The 10 Most Common Genetically Modified Foods


1Maryann

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Thank you for posting that link. I was also not aware zucchini and squash were genetically modified.

While Bovine Somatotophin in milk is far from good, I would argue that it makes milk a genetically modified organism

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The zucchini I grow must not be GMO because it has NO resistance to insects. I understand why they are doing this (it's incredibly hard to grow squash with the squash bugs and vine borers) but I don't want to ingest insecticides.

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  • 2 months later...

You know just because something is organic doesn't mean it's non GMO... That's a big misconception, especially since in the U.S., at least, labeling GMO isn't a requirement.

 

While GMO labeling isn't required, USDA Organic whole food items are non GMO

 

"The use of genetic engineering, or genetically modified organisms (GMOs), is prohibited in organic products. This means an organic farmer can't plant GMO seeds, an organic cow can't eat GMO alfalfa or corn, and an organic soup producer can't use any GMO ingredients. To meet the USDA organic regulations, farmers and processors must show they aren't using GMOs and that they are protecting their products from contact with prohibited substances, such as GMOs, from farm to table."

http://blogs.usda.gov/2013/05/17/organic-101-can-gmos-be-used-in-organic-products/

 

There are a variety of labels used to identify products that have some organic ingredients mixed with non-organic/possible GMO ingredients. 

http://www.ams.usda.gov/AMSv1.0/getfile?dDocName=STELDEV3004446

 

So, USDA Organic Fruits and Veggies and such are non-GMO, and Organic meat has feed that is free of GMOs.

 

I think :blink:  ;)  

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I have been making it a practice to try and buy products that proudly state they are USDA Organic, and carry the symbol of the "Non-GMO Project".  I find it irritating to have to hunt for that info.  I spent too much time at Whole Foods one day, looking for eggs that were non-GMO.  "Cage free", "free range", etc don't mean anything in and of themselves.  They can be in a bare dirt pen eating GMO scratch and they are still cage free.  Then there's the "vegetarian diet with no antibiotics".   Well, chickens aren't vegetarians, the eat bugs.  And that vegetarian diet may be mostly GMO corn.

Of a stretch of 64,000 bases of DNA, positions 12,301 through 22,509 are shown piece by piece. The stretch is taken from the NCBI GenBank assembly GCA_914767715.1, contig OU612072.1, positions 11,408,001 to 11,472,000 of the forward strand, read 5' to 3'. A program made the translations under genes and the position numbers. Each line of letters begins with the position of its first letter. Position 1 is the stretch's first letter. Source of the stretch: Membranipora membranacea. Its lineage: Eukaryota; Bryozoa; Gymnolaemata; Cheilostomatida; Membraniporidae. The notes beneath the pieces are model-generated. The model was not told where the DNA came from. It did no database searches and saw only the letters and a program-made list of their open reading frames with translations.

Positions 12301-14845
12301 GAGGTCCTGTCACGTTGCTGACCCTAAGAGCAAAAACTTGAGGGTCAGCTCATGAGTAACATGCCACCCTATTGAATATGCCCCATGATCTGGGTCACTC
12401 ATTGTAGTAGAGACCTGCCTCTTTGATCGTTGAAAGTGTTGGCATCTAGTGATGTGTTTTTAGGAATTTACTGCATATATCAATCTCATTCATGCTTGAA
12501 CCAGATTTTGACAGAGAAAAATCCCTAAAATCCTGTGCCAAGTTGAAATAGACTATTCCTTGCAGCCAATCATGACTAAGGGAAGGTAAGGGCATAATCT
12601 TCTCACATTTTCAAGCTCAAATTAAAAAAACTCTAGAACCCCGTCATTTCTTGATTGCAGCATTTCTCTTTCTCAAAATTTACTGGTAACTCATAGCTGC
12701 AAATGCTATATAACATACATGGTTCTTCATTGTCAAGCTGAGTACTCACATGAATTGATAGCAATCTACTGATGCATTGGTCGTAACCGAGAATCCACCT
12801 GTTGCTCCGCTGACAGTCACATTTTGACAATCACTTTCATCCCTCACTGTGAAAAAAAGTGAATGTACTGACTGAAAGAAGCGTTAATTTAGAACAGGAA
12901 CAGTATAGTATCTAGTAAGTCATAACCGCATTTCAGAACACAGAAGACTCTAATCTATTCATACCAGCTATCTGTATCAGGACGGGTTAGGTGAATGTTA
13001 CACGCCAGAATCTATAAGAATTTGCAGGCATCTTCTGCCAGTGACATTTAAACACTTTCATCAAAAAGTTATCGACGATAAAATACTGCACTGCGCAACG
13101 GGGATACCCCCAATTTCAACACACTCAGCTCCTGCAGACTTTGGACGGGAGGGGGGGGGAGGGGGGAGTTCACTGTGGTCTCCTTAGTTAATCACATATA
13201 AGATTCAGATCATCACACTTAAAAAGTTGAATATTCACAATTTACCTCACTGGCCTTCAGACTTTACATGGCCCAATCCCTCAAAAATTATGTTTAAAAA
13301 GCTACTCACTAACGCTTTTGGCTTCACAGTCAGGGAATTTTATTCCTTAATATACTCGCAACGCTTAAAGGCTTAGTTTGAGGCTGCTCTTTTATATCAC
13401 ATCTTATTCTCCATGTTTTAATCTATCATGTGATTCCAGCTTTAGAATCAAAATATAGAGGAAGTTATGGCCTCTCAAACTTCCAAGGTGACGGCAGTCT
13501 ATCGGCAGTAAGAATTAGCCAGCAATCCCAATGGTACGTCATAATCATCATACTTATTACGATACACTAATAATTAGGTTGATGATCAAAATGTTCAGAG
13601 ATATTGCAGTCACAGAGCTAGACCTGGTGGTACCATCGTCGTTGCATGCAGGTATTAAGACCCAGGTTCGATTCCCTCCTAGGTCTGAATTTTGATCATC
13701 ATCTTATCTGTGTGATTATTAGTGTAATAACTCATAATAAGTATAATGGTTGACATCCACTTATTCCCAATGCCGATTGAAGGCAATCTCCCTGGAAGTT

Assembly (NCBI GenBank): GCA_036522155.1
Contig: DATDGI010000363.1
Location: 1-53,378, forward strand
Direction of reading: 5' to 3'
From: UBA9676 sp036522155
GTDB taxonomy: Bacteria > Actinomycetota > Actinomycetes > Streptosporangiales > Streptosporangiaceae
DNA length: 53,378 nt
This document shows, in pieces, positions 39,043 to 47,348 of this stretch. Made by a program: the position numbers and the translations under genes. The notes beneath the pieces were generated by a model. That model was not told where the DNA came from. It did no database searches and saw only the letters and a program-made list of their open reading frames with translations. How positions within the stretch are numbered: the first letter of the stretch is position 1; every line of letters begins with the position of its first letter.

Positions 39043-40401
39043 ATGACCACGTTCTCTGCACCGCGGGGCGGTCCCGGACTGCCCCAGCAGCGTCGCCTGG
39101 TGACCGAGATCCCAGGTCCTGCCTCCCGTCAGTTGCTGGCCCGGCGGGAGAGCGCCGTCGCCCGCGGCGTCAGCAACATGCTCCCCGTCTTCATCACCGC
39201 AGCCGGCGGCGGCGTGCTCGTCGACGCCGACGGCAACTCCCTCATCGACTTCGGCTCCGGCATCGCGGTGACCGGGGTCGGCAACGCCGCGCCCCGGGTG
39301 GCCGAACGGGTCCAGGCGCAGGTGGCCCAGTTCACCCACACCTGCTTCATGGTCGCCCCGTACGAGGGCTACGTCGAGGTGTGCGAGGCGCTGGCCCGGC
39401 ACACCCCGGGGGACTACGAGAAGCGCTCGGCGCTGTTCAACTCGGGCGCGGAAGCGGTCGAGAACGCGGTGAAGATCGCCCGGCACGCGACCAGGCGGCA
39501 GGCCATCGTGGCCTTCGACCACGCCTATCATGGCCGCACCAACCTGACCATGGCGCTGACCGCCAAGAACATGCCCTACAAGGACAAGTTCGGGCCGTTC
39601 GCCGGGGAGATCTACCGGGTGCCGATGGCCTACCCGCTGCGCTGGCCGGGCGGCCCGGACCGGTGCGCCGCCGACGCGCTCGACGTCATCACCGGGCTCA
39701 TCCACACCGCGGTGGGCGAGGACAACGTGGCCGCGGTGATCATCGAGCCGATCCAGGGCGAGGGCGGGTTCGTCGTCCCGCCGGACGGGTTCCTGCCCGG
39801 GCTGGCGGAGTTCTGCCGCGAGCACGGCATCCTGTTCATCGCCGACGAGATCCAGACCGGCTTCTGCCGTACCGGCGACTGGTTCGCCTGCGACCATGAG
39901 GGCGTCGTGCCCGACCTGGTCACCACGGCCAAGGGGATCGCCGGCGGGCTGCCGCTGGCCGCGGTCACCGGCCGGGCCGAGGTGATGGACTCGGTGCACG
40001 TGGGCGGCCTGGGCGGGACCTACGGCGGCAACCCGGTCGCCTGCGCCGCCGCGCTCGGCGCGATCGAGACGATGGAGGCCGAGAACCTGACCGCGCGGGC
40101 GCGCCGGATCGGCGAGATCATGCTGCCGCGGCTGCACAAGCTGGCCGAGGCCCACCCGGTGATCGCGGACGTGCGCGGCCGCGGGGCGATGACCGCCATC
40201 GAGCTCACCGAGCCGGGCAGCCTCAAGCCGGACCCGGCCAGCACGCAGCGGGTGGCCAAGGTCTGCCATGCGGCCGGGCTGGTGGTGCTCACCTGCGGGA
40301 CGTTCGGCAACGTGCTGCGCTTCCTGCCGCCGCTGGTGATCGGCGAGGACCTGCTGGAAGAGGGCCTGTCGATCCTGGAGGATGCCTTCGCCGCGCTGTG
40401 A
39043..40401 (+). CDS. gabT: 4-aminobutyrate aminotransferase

I finally found one type that was free-range and non-GMO, but I had to open the carton and read the insert to find that out.  Why make it so hard? 

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Check this link out for a more in-depth (and scarier) discussion:

http://wakeup-world.com/2012/03/29/twenty-genetically-modified-foods-coming-to-your-plate/

Wow!  I'm already growing heirloom veggies, a couple of different species of avocado (to extend the growing season), and I've started a pineapple patch.  Looks like the preppers weren't crazy after all, even if they are doing it for different reasons.  I plan to become more proficient at hunting and fishing.  My eventual goal is to be as food-independent as possible.  This just reinforces it.

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I have sent away for a few heirloom seed catalogs for planning purposes and hubby and I have been talking about moving so we have a larger backyard (our 'lot' including our condo is 44sq ft!) so we can grow veggies and have a little group of hens. We have already picked up a freezer for a 1/2 hog and 1/2 a beef--it is soo scary! I would love to raise goats/sheep/alpaca too for their wool for weaving purposes!

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  • 3 weeks later...

We sometimes find heirloom vegetables in the store. ^^ That's really nice, because I'm really sad, find so less variety on vegetables in the stores.. 
If anyone is from switzerland, here the side of ProSpeciRara , where one can get heirloom seeds: http://www.prospecierara.ch/ (I have no garden or so, so I can't plant any seeds, but a friend may plan to plant some, so I can get some vegetables from her.)
 

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